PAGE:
i. 6:2 is the key to understanding what is going on here. There are a couple of plausible interpretations (ask me later about the other one) but the point is the same. The “sons of God” are the members of the line of people who have embraced the LORD. The “daughters of men” are from the line of Cain and we already know from chapter 4 that his family has been singing its own miserable song for a long time.
ii. You might be thinking, “Okay, Sam, what’s the big deal? Some guys saw some pretty girls and they got married. What’s wrong with that?” We aren’t given specifics but there’s a repetition of something we’ve seen before that tells us that there is some destructive sin going on here. The word for “attractive” in v. 2 is literally “good.” So the men of the godly family “saw…(something) good…and took” what they wanted. That’s the same thing that happened a few years before in the garden when Humanity “saw…good (fruit)…and took” what they wanted and rejected their good God in the act.
iii. So, the offensiveness here doesn’t just lie in the implied sexual sin. Beneath that sin is something much more offensive to God; the rejection of Him and His song in favor of another.
iv. In v. 5 we see the broken theme of rebellion has filled the earth. It is filled with wicked actions, yes, but it isn’t innocent and good people doing bad things by mistake. No, it says that “every intention…of [man’s] heart was only evil continually.”
But God won’t let this dissonance corrupt the Song. He says in v. 3, (in the footnoted translation), “My Spirit shall not contend with man forever…: his days shall be 120 years.”
i. For him to continue to fight the utter dissonance and give up on his own beautiful song would have meant the victory of evil. And that isn’t something He was willing to do because he said that that wouldn’t happen back in Gen. 3:14-15.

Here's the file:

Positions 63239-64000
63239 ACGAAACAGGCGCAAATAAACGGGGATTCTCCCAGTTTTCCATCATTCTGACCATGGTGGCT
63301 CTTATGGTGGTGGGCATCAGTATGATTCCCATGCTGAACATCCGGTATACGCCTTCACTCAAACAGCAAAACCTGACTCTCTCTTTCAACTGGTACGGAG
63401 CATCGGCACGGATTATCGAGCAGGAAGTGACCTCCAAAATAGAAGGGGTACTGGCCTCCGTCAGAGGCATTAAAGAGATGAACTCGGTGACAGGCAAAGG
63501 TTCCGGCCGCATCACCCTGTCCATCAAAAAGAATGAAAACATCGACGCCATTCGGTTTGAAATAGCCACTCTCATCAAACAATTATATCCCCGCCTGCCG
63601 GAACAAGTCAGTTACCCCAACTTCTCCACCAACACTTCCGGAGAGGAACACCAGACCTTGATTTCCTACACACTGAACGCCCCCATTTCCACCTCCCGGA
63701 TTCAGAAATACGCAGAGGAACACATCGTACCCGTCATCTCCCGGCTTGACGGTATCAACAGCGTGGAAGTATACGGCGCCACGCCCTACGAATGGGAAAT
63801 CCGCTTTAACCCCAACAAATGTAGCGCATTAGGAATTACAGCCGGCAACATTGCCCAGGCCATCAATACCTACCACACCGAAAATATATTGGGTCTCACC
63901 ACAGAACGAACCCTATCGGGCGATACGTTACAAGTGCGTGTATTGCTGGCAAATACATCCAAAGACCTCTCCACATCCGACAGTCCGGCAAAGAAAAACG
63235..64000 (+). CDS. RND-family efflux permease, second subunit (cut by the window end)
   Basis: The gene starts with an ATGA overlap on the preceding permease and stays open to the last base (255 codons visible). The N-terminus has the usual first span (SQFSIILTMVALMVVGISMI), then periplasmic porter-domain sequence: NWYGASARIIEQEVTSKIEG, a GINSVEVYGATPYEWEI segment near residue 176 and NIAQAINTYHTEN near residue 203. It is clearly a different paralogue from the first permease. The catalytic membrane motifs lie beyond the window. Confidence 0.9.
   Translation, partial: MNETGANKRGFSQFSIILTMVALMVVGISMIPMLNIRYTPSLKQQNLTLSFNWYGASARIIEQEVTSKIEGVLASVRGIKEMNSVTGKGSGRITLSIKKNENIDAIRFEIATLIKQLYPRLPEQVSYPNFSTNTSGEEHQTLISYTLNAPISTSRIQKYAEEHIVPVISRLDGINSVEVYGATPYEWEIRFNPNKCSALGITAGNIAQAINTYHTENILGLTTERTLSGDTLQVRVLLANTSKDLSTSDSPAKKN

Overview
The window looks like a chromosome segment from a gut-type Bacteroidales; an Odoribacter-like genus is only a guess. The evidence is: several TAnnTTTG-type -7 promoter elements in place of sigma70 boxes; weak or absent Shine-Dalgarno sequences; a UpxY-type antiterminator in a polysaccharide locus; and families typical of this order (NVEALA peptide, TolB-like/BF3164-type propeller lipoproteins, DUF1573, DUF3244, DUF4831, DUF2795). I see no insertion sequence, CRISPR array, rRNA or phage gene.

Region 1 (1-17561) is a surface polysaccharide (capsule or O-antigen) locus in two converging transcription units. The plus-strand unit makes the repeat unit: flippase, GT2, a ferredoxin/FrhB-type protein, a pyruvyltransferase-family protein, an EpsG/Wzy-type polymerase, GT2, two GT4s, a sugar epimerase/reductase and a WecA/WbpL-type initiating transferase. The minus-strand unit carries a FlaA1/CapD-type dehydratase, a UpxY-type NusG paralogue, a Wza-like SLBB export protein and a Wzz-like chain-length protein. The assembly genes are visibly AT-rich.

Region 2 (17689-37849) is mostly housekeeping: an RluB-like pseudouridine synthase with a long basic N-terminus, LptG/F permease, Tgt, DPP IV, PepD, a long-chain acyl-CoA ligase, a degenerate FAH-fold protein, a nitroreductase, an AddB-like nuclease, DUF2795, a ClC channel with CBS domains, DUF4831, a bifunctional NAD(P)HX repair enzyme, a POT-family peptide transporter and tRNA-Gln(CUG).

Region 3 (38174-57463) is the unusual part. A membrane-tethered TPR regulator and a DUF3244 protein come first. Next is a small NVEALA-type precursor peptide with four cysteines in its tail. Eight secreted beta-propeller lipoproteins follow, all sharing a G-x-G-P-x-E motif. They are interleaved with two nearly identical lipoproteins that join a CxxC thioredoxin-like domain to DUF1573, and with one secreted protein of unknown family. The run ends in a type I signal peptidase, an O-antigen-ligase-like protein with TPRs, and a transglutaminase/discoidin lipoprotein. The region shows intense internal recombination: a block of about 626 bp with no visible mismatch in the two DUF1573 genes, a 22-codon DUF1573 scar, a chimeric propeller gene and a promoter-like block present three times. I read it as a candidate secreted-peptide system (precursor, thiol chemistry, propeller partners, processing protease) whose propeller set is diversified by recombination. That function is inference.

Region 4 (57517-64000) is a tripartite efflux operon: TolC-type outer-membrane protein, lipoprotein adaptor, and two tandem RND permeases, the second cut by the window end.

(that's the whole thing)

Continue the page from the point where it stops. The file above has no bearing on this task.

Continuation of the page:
ii. So, he announces his judgment in v. 7: the undoing of creation so that His song will continue and restoration of life will become possible. But can you hear the grief in his voice when he declares the judgment?
iii. Illustration: Poor losers and board games. This isn’t some selfish child overturning a chutes and ladders board when the game doesn’t go his way. This is a grieving Father whose heart is broken when he has to turn out his child whose rebellion endangers the rest of the family.
The question we have to ask ourselves is; would we want for him to have left humanity alone? Do we want a world were evil wins, brokenness is hopelessly permanent, the strong oppress the weak and the full, brutal creativity of man is never restrained?
iv. The justice and judgment of God is often cited as one of the reasons for unbelief in the Gospel. “If God was really loving then he wouldn’t judge anyone, just accept them,” some might say. But we get a glimpse into what it could be like if God wasn’t a God of justice. This would be a world much worse than we currently see, and that’s really shocking.
v. When we see this from the LORD’s perspective, we can celebrate His justice and the fact that His song will always win out. At the same time, if you are like me it’s scary, too, because I know I’m often singing the wrong song. If you’re like me, even if you don’t believe that the intentions of your heart are only evil continually, then you can probably admit that the wrong song has been a part of your life, too. We’re pretty subtle in the singing sometimes. It can be the way we favor our own comfort, physically or emotionally and ignore those around us who are hurting and in need. That’s not the Song that God sang in the beginning. It can be the way we build ourselves up and put on a mask so that others think that we have it all together instead of being honest and inviting others to really know us, for better and for worse. Each time we sing these dissonant songs, we align ourselves with the rebellion and there aren’t any half-way rebels.
So, if we want to live (not just escape judgment but actually live life as God meant it to be) then we need to learn God’s song. Because God’s song always gives life.At the end of this decidedly dark passage a ray of light and hope shines through in v. 8, “But Noah found favor in the eyes of the LORD.”